Another Historical Site In The Smoky Mountains
Another interesting piece of history I discovered in the Smoky Mountains is a slave cemetery near Mingus Mill.
The Mingus and Enloe families were some of the first pioneers to settle in the Oconaluftee river valley in the late 1700s, which is why the cemetery is recognized by the National Park Service as the Enloe Slave Graveyard.
If you want to visit this historical site in the Smoky Mountains, go to the far end of the parking lot at Mingus Mill. You’ll see a gate that is the trailhead from the Mingus Creek Trail.
A worn path to the right of the gate wanders about 75 feet up a small hill to the secluded cemetery.
There are no names or dates, or even headstones. Just rocks that mark the head and feet of the graves.
If you happen to visit and see a coin on the grave placed upside down, the Park Service asks that you leave it alone. This is a common tradition in slave cemeteries (and others as well).
West African slaves believed the underworld is upside down of our world and connected by water. These coins are also left behind to: “pay the ferry man to safely get the departed soul to the afterlife,” a common theme in Greek mythology as well.
Other Cemeteries In The Smoky Mountains
The slave graveyard isn’t the only nearby cemetery. The Mingus Creek Cemetery, also known as the Watson Cemetery, is two more miles up Mingus Creek Trail. There are 13 marked graves in this cemetery, but only one has a legible inscription: Polly Mathis (1888-1934).
Dr. Mingus is buried nearby at the Mingus-Floyd Cemetery. This can be reached by driving north from the Mingus Mill entrance and parking on the very first gravel pull-off that you come to on the right. Walk along the road a few yards until you are even with a speed limit sign on the opposite side of the road.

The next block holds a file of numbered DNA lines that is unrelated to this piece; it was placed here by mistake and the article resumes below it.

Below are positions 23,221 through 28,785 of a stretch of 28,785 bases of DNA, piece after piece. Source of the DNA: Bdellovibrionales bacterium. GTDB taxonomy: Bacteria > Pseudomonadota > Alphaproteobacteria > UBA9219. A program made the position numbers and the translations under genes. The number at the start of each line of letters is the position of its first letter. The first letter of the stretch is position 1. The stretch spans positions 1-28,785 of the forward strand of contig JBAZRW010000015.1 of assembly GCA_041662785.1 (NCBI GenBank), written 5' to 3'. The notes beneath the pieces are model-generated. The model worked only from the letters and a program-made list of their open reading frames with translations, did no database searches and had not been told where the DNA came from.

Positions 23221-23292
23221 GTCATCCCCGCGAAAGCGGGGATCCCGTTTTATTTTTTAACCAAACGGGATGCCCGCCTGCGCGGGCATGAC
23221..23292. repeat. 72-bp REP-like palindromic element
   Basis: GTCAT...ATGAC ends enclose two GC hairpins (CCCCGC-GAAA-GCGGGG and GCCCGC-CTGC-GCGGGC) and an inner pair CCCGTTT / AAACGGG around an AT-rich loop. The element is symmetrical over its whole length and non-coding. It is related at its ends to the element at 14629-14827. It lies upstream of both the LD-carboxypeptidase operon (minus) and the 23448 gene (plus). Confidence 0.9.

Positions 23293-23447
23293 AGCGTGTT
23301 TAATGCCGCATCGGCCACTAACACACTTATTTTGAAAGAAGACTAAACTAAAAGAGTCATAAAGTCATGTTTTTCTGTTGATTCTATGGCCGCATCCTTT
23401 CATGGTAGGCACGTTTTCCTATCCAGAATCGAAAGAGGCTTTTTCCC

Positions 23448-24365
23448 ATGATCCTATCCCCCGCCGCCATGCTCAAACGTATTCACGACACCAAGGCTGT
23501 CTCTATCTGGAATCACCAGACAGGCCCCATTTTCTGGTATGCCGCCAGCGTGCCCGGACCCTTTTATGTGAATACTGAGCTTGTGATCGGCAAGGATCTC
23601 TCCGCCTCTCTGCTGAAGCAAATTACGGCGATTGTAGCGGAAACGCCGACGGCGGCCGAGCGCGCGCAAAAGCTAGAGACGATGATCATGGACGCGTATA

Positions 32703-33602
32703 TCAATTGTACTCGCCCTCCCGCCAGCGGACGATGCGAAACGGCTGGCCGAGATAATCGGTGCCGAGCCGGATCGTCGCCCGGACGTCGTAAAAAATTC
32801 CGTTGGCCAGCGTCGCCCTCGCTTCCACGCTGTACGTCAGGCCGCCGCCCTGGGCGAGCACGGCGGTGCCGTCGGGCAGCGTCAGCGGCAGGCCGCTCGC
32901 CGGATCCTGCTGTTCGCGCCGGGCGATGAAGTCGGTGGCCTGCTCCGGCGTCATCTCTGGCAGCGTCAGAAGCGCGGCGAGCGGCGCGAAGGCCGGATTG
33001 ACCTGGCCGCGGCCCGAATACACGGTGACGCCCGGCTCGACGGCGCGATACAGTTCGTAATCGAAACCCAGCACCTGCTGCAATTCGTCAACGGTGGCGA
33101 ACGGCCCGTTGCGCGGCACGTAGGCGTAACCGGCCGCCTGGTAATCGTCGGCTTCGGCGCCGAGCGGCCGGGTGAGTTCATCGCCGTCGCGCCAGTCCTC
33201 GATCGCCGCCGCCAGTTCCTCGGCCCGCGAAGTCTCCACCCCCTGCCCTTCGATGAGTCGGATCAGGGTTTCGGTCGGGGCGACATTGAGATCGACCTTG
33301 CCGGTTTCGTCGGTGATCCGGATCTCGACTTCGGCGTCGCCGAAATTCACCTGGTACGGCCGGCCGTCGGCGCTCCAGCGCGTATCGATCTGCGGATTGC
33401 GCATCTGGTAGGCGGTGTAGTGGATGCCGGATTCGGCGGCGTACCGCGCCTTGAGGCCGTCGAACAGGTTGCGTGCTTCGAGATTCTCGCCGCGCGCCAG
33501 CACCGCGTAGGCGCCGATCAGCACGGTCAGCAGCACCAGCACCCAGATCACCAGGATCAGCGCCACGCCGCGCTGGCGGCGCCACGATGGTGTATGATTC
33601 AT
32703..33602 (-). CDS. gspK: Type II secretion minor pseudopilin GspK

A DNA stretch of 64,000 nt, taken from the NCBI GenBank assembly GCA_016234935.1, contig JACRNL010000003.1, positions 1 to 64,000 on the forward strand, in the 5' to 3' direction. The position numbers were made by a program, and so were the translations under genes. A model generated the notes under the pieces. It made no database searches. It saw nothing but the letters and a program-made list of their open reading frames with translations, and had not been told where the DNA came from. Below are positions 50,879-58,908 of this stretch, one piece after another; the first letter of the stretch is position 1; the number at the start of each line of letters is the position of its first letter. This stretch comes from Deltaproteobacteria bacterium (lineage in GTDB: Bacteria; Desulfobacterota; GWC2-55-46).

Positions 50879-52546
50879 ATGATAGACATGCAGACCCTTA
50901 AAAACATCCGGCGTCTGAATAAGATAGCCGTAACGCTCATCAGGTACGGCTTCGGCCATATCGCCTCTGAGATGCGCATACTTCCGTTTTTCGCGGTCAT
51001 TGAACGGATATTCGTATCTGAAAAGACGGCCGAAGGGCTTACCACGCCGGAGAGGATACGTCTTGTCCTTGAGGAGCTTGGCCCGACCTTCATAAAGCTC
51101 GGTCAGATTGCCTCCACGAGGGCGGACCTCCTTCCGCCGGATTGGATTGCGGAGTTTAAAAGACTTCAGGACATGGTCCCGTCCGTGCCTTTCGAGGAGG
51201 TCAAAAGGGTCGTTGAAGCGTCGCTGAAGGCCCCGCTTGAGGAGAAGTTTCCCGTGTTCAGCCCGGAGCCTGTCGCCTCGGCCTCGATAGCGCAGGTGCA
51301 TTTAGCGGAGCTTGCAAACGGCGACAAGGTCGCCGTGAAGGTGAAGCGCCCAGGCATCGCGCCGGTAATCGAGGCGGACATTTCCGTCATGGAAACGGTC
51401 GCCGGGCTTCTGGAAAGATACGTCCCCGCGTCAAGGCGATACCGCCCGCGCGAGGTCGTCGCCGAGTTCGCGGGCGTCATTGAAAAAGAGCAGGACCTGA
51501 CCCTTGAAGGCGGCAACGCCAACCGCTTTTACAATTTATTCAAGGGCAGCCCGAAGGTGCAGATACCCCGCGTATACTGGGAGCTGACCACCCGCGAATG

Just past that sign, you will see the old road to the cemetery angling off to the left and marked by two large stones. It’s a short walk to reach this cemetery. When the old road turns back to the right, you will be able to see the first gravestones.
The Visitor Center In The Smoky Mountains
There are lots of trails and sites that display the history in the Smoky Mountains, so make sure you stop at the Oconaluftee Visitor Center at the Cherokee entrance to the park.
While the beautiful views are a major draw, don’t forget to take some time to learn about the history in the Smoky Mountains. There are plenty of museums and historical sites that will give you a better understanding of what life was like in this region centuries ago.
If you want to go off the beaten path, there are also plenty of unmarked trails that will lead you to forgotten settlements and ancient ruins. So, next time you visit the Smoky Mountains, be sure to add “learning about history” to your list of things to do!
By the way, if you like visiting old cemeteries, there are 13 of them between the Visitor Center and the Smokemont campground!
A drive through the Great Smoky Mountains National Park is a perfect combination of natural beauty, history, and adventure and makes a fantastic weekend getaway.
How Did The Smoky Mountains Get Their Name?
They say a picture is worth a thousand words, so I’ll answer this question with a photo.
This was taken on a clear, spring day, yet the Smoky Mountains look… well, smoky.